By Evelyn Leopold, Reuters
Thu Aug 16, 2007 3:35pm EDT
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U.N. Secretary-General Ban Ki-moon on Thursday said comments by a Sri Lankan official calling his humanitarian coordinator a "terrorist" were "unacceptable and unwarranted," a U.N. spokeswoman said.
John Holmes, the U.N. undersecretary-general for humanitarian affairs, said last week in Colombo that Sri Lanka was among the most dangerous places in the world for humanitarian workers.s
He specifically referred to 17 workers from Action Against Hunger killed execution style in eastern Sri Lanka a year ago.
Several government officials angrily rejected Holmes' statement and demanded a retraction. Jeyaraj Fernandopulle, the government's chief whip in Parliament and a cabinet minister, on Wednesday called Holmes a "terrorist" and said he had taken a bribe from the Liberation Tigers of Tamil Eelam rebel group.
U.N. spokeswoman Michele Montas told reporters, "We believe them (the comments) to be unwarranted and unacceptable and the secretary-general fully supports the work of his emergency relief coordinator, John Holmes."
She said Holmes, a Briton, has written to Sri Lanka's minister for disaster management and human rights, Mahinda Samarasinghe, saying it was "regrettable that a few words used in an interview have attracted disproportionate attention and have threatened to overshadow his sincere desire to have the most constructive relationship possible with the government."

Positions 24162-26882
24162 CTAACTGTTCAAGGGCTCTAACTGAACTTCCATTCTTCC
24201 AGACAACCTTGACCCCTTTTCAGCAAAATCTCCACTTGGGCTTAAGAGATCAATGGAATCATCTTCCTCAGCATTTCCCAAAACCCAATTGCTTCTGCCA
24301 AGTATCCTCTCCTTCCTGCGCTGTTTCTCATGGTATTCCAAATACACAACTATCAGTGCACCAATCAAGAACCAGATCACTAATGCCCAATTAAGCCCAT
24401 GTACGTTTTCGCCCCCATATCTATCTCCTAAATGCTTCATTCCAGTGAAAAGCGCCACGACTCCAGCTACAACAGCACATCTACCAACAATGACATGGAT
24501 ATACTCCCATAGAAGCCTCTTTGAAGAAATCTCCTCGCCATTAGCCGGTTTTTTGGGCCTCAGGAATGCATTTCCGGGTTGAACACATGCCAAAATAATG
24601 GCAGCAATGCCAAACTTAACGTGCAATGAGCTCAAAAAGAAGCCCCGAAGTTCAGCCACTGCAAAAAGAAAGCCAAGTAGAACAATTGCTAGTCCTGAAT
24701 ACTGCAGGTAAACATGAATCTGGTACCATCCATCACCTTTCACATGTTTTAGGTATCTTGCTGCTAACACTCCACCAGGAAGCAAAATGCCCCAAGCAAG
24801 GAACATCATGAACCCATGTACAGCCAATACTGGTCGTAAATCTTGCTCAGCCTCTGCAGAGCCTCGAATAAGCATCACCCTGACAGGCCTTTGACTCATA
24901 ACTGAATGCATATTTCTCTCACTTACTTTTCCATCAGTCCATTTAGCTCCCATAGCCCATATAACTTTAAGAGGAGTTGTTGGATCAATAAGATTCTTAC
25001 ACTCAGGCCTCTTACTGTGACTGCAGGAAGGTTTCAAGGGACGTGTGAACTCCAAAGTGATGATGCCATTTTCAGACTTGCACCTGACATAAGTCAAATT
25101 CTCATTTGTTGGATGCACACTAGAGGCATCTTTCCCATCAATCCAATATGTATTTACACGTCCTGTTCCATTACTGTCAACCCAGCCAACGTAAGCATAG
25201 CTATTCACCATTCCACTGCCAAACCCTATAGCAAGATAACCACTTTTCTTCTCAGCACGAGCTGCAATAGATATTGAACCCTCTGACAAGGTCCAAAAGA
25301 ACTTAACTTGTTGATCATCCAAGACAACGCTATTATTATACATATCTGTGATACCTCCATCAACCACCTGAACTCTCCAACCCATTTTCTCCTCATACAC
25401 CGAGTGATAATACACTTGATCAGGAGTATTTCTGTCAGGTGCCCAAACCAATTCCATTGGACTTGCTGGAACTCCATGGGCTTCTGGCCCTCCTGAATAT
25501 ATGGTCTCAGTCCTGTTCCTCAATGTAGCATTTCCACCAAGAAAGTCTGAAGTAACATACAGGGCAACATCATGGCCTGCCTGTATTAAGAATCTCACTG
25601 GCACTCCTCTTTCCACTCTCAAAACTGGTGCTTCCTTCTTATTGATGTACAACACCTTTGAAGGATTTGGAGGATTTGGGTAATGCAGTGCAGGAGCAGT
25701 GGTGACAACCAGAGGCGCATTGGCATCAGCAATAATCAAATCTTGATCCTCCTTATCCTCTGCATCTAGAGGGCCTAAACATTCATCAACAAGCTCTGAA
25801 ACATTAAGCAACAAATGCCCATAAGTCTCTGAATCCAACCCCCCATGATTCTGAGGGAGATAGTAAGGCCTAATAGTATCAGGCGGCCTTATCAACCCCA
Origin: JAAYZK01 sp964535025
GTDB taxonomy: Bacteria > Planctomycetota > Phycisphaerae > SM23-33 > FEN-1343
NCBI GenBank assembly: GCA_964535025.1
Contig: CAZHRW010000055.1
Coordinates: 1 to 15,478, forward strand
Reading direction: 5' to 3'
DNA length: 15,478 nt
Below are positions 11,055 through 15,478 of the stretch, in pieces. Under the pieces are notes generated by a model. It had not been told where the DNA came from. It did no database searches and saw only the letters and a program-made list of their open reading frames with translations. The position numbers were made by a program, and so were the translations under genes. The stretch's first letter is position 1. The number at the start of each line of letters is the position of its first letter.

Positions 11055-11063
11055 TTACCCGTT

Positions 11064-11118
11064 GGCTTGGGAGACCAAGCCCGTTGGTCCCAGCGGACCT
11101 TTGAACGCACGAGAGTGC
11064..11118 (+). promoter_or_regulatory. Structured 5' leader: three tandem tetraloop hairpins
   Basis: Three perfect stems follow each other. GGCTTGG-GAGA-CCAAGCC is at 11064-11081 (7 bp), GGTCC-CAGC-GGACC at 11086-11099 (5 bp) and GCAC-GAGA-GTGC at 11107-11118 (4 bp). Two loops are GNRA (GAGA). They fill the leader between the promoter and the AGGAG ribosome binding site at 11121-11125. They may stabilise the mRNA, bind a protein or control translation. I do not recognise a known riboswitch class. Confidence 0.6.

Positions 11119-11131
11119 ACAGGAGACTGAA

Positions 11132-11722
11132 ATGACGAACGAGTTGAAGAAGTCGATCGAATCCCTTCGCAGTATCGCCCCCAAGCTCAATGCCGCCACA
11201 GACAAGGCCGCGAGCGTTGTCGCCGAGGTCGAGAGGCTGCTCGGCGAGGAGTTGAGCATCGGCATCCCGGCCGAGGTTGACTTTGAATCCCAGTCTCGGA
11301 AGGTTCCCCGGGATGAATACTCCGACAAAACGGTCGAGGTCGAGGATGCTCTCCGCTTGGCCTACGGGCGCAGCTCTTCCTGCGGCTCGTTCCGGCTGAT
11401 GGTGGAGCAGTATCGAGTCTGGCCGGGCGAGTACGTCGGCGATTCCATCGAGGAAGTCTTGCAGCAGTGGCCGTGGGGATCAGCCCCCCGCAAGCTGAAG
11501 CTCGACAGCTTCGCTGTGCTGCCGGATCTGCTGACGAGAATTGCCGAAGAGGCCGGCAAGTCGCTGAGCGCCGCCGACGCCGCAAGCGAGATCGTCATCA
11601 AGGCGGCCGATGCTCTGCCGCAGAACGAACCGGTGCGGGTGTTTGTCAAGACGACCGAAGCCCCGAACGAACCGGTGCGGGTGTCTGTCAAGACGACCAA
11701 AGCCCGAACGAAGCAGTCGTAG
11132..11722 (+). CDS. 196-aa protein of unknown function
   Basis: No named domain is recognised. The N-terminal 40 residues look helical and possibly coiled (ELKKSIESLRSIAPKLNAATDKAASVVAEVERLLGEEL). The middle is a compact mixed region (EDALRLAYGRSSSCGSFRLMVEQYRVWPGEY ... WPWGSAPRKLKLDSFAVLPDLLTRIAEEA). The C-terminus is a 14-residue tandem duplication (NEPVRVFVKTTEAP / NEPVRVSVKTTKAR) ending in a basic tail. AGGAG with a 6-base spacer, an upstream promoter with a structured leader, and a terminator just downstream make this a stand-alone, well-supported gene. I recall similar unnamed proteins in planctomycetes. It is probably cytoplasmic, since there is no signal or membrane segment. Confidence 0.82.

Holmes, according to Montas, said he had simply referred "factually to the terrible incident that has taken place regarding humanitarian workers last year" and the need to prevent such events in the future.
During his visit to the island nation, Holmes said almost 30 aid workers had been killed over the past 18 months. The Consortium for Humanitarian Agencies, an umbrella group of 104 aid agencies operating in Sri Lanka, puts the number at 34, a figure the government questions.
Holmes' visit coincided with the anniversary of the discovery of the massacre of 17 local staff of Paris-based aid agency Action Contre la Faim, which Nordic truce monitors have blamed on state security forces.
The government's peace secretariat has blamed the aid group, accusing it of negligence and irresponsibility.
President Mahinda Rajapaksa's government denies security forces have been involved in rights abuses and says a presidential commission is probing the allegations.
The government has also rejected calls for a United Nations rights monitoring mission.
Nearly 70,000 people have been killed in the conflict in Sri Lanka since 1983 -- around 4,500 in the last year alone.